“We have previously reported that in cases in which leadership changed — or was briefly absent — interagency collaborative mechanisms and related progress either disappeared or were considerably hindered,” it said. 

Weapons oversight inconsistent

Acquiring defense hardware is a long-standing concern of GAO auditors, and it has been on the high-risk list since 1990. The Pentagon has plans to develop 106 new weapons at a cost of $1.8 trillion, the GAO said. Despite the Defense Department leadership’s commitment in recent years to improving oversight of these programs, and some progress in results, the department suffers from “inconsistent implementation of knowledge-based acquisition practices, even among its newer programs,” the auditors wrote. 

As the U.S. military develops new weapons, information technology is key. Yet the Pentagon has not adequately addressed a dearth of experienced personnel in two key areas that are related, the report said: cybersecurity experts to test equipment and people with expertise in developing software, which has emerged as the driver of innovation, cost and complexity in U.S. weapons. 

As of December 2020, 114 GAO recommendations for improving the Pentagon’s acquisition of weapons remain unimplemented, including 56 that were made in the past two years alone, the report said.

Security clearances a concern

Another top concern for the auditors is the ability of the federal government, and the Pentagon in particular, to keep out of the wrong hands knowledge of certain technologies that are critical to national security. 

The National Security Council last October issued a list of such technologies, including space systems and artificial intelligence. And a Defense Department task force has been working on the issue since 2018. But GAO said the Pentagon has yet to decide which office will oversee efforts to protect these systems.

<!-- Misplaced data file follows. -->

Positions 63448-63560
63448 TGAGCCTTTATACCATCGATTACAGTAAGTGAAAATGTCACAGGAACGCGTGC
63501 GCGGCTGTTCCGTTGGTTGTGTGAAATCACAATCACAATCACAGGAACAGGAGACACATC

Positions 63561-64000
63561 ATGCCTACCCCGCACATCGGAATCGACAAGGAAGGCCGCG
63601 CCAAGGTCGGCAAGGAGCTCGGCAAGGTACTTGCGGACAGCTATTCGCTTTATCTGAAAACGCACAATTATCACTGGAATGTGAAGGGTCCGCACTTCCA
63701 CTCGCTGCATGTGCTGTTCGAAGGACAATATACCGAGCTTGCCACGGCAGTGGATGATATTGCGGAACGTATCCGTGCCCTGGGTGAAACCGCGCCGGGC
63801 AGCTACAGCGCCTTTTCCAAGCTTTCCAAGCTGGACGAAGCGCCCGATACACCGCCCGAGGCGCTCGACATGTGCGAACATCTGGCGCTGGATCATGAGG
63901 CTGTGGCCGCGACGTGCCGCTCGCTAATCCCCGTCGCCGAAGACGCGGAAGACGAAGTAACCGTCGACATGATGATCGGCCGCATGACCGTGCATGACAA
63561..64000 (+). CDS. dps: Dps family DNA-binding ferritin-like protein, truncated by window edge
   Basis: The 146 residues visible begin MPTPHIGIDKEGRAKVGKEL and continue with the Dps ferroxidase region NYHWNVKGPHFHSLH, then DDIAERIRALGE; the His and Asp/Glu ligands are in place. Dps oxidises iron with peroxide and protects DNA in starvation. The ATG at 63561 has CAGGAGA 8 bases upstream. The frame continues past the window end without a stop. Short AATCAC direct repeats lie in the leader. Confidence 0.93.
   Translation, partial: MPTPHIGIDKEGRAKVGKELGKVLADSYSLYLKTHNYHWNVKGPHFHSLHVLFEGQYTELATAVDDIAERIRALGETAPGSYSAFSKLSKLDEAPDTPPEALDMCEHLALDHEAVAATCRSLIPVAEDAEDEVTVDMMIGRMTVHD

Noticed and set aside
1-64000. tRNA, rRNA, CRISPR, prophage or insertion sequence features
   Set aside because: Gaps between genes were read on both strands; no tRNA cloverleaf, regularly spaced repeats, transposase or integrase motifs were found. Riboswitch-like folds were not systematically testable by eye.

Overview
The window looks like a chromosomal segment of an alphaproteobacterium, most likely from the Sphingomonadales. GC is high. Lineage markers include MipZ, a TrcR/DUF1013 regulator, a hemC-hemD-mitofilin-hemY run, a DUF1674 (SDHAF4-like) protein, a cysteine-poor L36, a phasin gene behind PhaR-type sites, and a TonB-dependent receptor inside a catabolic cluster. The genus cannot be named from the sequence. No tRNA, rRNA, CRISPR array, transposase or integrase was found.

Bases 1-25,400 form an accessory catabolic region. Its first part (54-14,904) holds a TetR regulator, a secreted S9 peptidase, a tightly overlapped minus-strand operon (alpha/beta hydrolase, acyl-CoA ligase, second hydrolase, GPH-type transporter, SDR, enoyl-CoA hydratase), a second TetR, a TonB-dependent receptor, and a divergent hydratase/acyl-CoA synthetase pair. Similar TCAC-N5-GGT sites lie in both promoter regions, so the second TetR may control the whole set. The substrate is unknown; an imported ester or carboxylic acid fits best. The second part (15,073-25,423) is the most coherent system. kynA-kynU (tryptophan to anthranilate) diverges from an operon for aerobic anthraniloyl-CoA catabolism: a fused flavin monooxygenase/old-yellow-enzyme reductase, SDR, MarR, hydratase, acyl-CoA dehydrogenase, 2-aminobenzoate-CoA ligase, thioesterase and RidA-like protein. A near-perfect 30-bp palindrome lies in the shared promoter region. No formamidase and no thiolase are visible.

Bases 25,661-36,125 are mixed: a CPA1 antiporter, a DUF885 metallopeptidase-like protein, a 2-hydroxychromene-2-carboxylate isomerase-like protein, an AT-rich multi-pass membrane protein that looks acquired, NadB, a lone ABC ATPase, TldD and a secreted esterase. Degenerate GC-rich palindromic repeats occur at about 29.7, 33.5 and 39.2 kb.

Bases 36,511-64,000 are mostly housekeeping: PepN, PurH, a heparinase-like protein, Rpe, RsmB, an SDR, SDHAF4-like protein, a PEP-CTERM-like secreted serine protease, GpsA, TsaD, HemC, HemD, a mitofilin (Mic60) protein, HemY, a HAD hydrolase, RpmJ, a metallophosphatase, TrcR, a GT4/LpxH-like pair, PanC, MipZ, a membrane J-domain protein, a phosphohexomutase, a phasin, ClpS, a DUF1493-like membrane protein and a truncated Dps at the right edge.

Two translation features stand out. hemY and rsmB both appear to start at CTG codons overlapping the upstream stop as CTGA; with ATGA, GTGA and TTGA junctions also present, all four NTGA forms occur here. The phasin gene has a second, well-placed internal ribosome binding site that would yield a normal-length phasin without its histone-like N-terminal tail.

The federal government’s security clearance reviews are another top concern. The Pentagon has taken over from the Office of Personnel Management the duty of overseeing the reviews. But the transition is not yet complete and bears watching, the GAO said, stressing that the Pentagon still needs a strategic workforce plan.

Progress on office space

Despite the Pentagon’s lack of progress in grappling with several top issues, GAO credited the department with making strides in several other areas.

Leading this list is the challenge of reducing the department’s spending on facilities and office space that is excess to its needs. The department has made so much headway in this area, in fact, that the challenge was removed from the list of high-risk issues. 

The Pentagon has also done well hiring more trained acquisition personnel to oversee its programs, the GAO said, despite lagging in hiring cybersecurity and software experts.

Still, the size and cost of the acquisition workforce has been a target for budget-cutters in Congress, especially some Republicans. 

Rep. Ken Calvert of California, the top Republican on the House Defense Appropriations Subcommittee, expressed concerns about the number of civilians on the Pentagon payroll at a Feb. 24 hearing of the panel.